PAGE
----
Markus, we get asked this question quite often about sort of cramming, I almost want to say, for races, and in particular, this one pops up quite often: a half marathon in two months, is it possible to train for a half marathon in two months? Brad, it’s a valid question in the sense that it’s can or can’t I, my question would be is how much running experience do you have? If you come from a non existent running background with very little to no running, the chances are very slim. We’ll talk about the pitfalls later on. But for someone that does have some form of running background, if you make the most of your training and make sure that the gains or the jumps, I’m talking about running session duration, isn’t too great then obviously, it’s more doable.
Yeah, Markus, possible and advisable are quite a fine line. I think anything is possible, it’s whether it’s advisable or not is probably the better question to ask. Let’s talk about someone who possibly does have a previous history of running, maybe they haven’t run for a while, and they’re keen to get back into it, or they’ve decided to do a half marathon in two months from now, how would they go about doing it? How would you structure your training to run a half marathon in two months from now? So Brad, I’d literally break it down into a week for week programme. Firstly, start off with maybe one day on one day off for the first week. And don’t go and run an hour for your first time or for your first run or for your first week’s runs. If it’s 30 minutes where it starts getting uncomfortable, then cap it at 30 minutes. The next run can either be the same duration or 10 to 15 minutes longer. The week after that, you’ll generally add 10 to 15 minutes onto that run.
I’d stay clear of doing speed work because the idea is just to finish the actual half marathon. Lindsey once said something, and it’s a very, very true thing, the slower the progress, the more permanent the change. So it’s the same as how do you eat an elephant? Bit by bit. So if you literally just make sure you tick the boxes as you go along, increasing your runs in duration, not necessarily mileage, the chances of you being successful are rather great, because it’s not about ‘oh, but I’ve never run a long run or never done a long run of 21 kilometres or longer’, it’s about the cumulative mileage in a week that makes the difference. Yeah, absolutely, and we hammer this home all the time, Markus, consistency is probably the biggest thing that you need to focus on.
And like you say, if day one you go and run an hour and the next day or in the next two days you’re so stiff, you can’t run, you’re not doing yourself any favours. It’s better to build up slowly but make sure that over the next two months, you literally don’t miss one session. You’ve got recovery scheduled in but the days you’re supposed to run, you don’t miss one of those runs. 100%. You couldn’t have said it any better. You’re really not going to yourself any favours by trying to push for time or pace. It’s not a race, if you’re really so serious about that race, you should have started training more than eight weeks ago.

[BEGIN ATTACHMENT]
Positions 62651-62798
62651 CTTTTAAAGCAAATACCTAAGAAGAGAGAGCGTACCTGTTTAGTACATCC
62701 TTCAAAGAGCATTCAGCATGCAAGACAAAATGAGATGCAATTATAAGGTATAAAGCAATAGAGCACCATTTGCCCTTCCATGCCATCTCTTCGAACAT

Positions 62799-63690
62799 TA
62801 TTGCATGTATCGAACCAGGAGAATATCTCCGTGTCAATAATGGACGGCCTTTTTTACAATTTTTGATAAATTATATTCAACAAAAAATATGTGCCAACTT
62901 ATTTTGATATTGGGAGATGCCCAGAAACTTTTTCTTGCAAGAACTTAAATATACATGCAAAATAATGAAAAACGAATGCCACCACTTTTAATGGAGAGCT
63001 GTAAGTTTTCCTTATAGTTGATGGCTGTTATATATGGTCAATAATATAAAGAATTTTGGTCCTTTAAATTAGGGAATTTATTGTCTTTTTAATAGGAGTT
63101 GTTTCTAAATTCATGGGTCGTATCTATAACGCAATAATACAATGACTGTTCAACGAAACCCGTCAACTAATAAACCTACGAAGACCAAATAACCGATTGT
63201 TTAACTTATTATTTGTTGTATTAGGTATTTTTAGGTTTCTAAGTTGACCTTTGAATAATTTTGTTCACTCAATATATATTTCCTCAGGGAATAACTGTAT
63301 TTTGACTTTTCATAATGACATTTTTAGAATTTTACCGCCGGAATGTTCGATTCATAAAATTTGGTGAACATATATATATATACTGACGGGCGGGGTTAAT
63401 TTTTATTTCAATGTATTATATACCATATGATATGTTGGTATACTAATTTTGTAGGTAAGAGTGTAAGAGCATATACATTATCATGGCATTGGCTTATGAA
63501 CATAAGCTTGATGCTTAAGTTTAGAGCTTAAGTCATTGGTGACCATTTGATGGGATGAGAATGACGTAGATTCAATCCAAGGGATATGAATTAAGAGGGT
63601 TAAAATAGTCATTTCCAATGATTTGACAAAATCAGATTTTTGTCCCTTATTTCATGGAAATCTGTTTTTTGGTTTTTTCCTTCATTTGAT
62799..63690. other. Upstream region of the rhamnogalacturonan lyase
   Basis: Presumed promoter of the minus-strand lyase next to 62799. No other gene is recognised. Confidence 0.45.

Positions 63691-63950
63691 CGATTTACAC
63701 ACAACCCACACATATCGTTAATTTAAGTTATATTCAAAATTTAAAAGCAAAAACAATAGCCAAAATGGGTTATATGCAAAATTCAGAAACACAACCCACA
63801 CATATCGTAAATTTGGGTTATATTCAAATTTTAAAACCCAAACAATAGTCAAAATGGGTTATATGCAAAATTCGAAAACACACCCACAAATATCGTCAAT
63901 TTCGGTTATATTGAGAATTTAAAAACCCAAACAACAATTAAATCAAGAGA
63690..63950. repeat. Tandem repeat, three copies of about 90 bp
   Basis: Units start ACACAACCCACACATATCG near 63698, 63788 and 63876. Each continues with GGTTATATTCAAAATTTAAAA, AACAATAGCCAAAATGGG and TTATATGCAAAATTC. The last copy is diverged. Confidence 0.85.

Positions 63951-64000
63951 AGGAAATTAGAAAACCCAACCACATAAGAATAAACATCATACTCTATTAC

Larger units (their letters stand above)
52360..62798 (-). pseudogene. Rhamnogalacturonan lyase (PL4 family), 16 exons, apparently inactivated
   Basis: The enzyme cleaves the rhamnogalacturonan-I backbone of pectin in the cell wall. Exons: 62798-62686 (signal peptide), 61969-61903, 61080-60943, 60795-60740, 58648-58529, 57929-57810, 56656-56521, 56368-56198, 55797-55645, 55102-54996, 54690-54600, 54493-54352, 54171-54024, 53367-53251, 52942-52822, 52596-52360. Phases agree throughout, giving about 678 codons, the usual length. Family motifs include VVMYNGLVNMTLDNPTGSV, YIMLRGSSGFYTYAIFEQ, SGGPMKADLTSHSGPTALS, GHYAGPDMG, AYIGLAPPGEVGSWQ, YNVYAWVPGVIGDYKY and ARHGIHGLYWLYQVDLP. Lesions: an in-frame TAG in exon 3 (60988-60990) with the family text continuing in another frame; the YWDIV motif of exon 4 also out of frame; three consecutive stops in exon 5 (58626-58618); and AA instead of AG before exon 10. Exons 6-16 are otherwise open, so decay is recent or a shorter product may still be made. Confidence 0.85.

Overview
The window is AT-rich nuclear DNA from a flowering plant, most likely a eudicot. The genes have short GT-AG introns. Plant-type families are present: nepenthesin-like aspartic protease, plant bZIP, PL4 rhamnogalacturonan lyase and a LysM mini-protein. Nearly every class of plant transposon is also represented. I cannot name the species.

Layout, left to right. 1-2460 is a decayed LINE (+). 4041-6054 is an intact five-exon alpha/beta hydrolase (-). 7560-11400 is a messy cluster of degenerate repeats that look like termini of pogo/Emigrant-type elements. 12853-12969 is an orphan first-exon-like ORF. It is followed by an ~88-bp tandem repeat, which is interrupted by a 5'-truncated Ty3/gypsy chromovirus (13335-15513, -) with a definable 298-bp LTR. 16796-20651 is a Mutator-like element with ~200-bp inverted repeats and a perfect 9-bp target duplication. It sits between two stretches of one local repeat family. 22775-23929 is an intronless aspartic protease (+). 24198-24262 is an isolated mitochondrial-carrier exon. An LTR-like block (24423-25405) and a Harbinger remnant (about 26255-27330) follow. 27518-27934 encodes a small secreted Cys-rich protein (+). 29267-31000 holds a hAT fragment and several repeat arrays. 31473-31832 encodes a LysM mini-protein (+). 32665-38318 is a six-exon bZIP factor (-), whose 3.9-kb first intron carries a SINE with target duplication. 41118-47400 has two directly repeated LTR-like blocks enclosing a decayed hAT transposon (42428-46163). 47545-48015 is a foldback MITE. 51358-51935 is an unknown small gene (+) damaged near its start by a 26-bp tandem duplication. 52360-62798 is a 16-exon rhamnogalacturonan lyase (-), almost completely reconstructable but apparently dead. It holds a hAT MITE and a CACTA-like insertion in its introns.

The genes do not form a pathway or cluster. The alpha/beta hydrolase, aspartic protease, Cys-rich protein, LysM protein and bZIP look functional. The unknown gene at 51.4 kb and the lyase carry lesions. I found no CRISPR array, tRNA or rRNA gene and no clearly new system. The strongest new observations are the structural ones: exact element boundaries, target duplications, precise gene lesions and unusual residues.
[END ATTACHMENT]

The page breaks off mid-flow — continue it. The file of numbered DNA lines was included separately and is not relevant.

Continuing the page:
The chances of you sidelining yourself, or hurting yourself in the process is far greater than you just trying to be consistent for those seven weeks and make sure you freshen up in the last week, you’ll be way better off by following the conservative approach. Yeah. I went to varsity and a lot of it was cramming when it came to exams and unfortunately, half marathon running, you can’t cram it. Two months is probably doable, but you’ve got to be consistent and you’ve just got to be sensible about it. Let’s talk about some of those pitfalls. What are some of the dangers of running a half marathon or training for half marathon in two months? So the most important thing is you need to set a realistic goal for yourself. If it’s unrealistic, the chances of you hurting yourself and just not liking running in general or disliking it, starting to dislike it because of the fact that you’re pushing your body too hard, you’re trying to be who you’re not as a runner.
Obviously, that’s not great. That’s something that you need to stay clear of. Obviously also training at the right intensities. Once again, it’s not about how fast you can go on the day, it’s about if you can go far enough. So you need to make sure that there’s slight over overreaching in your training in the sense that your week one’s long run was, let’s say 45 minutes, the next week needs to be 55.
The week after that it can be one hour and five minutes. So add 10 to 15 minutes depending on how your body responds to the training. But above all else, you need to set a realistic goal for yourself. Absolutely. We’ve written a pretty extensive post on our website. If you want to find out more about it, you can click the link below this video or it’s on the screen as well right now. There’s a whole bunch of info there over and above what we spoke about today.
There’s also training programmes, the works, so go check it out, click on the link, and good luck. I look forward to seeing how you go and please do let us know how it goes. Half marathon’s a great distance, it’s one of my favourites. It’s probably challenging enough that you have to do some training but it’s not like a marathon where it hurts.
I think half marathons are probably the best distance to be running. Markus, as always, thanks for your time today. Thanks Brad.
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